Beer Appreciation 101

Mastering the art of storing, pouring, savoring and pairing your favorite brew.

Beer has been around for millennia, but only in the last decade or two have Americans come to appreciate its sophistication. Even domestic beer can be as varied, complex and engaging as wine. This dawning coincides with the emergence of the American craft-brewing movement. Like wine, craft beer pairs well with all kinds of food, even dessert. Some types, like certain stouts and barley wines, even benefit from aging, but most are best consumed within a week of purchase.

In New Jersey, craft beer is booming, winning new adherents with every pint.

“You are definitely getting people who are experimenting a little more,” says Michael DeSimone, a certified beer server and general manager of Morris Tap & Grill in Randolph. You don’t have to be a beer expert to get in on the fun. But to help you navigate craft beer’s expanding universe, we turned to some of the state’s top pros for advice.

“Think of beer as a kind of perishable food, and that gets you started,” says Samuel Merritt, a certified Cicerone whose training and consulting company, Civilization of Beer, has helped educate staff at several top New Jersey’s tap rooms. Beer is not as susceptible to spoilage as milk or eggs, Merritt says, but it can go stale, acquiring unpleasant off-flavors reminiscent of paper or cardboard.

Some craft beer is not pasteurized and should be stored at cellar temperature—50 to 57 degrees is fine—although Merritt suggests chilling beer to about 38 degrees before serving. Even if beer is purchased chilled, it doesn’t need to be returned to the refrigerator when you bring it home. The key is not to expose it to extreme temperatures or rapid temperature swings. Store it in a cool, dark place. Daylight and artificial light can “skunk,” or spoil, beer in clear or green glass bottles, says Cicerone Graham Haverfield, beer director of the Wine Library in Springfield. Brown glass bottles are more resistant, he says, but cans are best: “It is the most complete seal.” The prejudice that good beer doesn’t come in cans may fade, Haverfield says, as more craft brewers start to can their products.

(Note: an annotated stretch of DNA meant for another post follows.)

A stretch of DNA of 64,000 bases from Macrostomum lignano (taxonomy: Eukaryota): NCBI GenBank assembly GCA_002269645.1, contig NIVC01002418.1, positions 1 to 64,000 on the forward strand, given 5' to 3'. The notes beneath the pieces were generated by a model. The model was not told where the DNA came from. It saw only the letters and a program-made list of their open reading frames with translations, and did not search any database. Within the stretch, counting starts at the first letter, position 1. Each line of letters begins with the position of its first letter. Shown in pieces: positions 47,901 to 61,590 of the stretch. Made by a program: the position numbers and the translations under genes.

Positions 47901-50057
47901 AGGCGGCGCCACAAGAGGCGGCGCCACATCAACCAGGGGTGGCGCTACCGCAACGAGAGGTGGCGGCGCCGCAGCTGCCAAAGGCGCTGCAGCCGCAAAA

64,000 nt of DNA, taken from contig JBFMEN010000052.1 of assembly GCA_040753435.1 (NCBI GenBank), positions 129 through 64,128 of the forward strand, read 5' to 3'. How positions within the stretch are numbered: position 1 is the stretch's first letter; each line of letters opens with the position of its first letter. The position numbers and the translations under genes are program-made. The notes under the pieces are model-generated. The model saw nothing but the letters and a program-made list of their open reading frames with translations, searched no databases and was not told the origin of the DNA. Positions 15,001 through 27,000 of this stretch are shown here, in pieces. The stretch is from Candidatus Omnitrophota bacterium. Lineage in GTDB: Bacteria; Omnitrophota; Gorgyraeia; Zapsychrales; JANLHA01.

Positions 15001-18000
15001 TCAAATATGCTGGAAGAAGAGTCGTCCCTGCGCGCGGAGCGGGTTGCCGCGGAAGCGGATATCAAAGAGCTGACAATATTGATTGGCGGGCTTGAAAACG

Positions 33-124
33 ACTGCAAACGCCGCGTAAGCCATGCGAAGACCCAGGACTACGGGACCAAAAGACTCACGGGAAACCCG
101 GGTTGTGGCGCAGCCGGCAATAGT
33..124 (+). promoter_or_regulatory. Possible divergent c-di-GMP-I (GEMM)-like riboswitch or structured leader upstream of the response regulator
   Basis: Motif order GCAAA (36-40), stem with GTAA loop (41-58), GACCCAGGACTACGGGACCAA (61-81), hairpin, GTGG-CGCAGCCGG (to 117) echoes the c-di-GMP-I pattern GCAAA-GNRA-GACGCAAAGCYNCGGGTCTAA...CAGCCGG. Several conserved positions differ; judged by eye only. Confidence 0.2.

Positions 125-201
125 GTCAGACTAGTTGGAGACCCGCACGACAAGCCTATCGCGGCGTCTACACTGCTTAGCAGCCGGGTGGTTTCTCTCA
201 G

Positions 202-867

Also, store your bottles and cans upright, since the beer, especially craft beer, might have live yeast at the bottom. For pasteurized, filtered, mass-produced beer, it usually doesn’t matter.

For a party, Merritt says put bottles and cans in an empty tub or cooler, then fill with ice. The beer will cool faster and more evenly, and stay cold longer. To speed the cooling, pour cold, salted water over the ice.

One of the biggest mistakes people make is drinking beer directly from a bottle or can, says Merritt. “The glass, as they say in the wine business, is the messenger of the product.” But no glass is good unless it is “beer-clean.” If bubbles cling to the side as you pour, “it’s a real good sign of a dirty glass.” For best results, keep beer glasses out of dishwashers, where they might acquire soap or food residues. Hand wash them in very hot water with a brush and a drop of detergent. Rinse well and place upside down on a rack so air can circulate.

A proper pour—straight down the center of the glass—releases the carbon dioxide into the air rather than your stomach (preventing that bloated feeling). It also creates a thick head, which releases the beer’s aroma and taste. “It’s a good thing,” says Cicerone Dana Russo of Cloverleaf Tavern in Caldwell. “It’s part of the beer.” Stop pouring when the foam reaches the top, let it settle, then finish pouring. “The head will last longer because it will be a tighter head,” she says.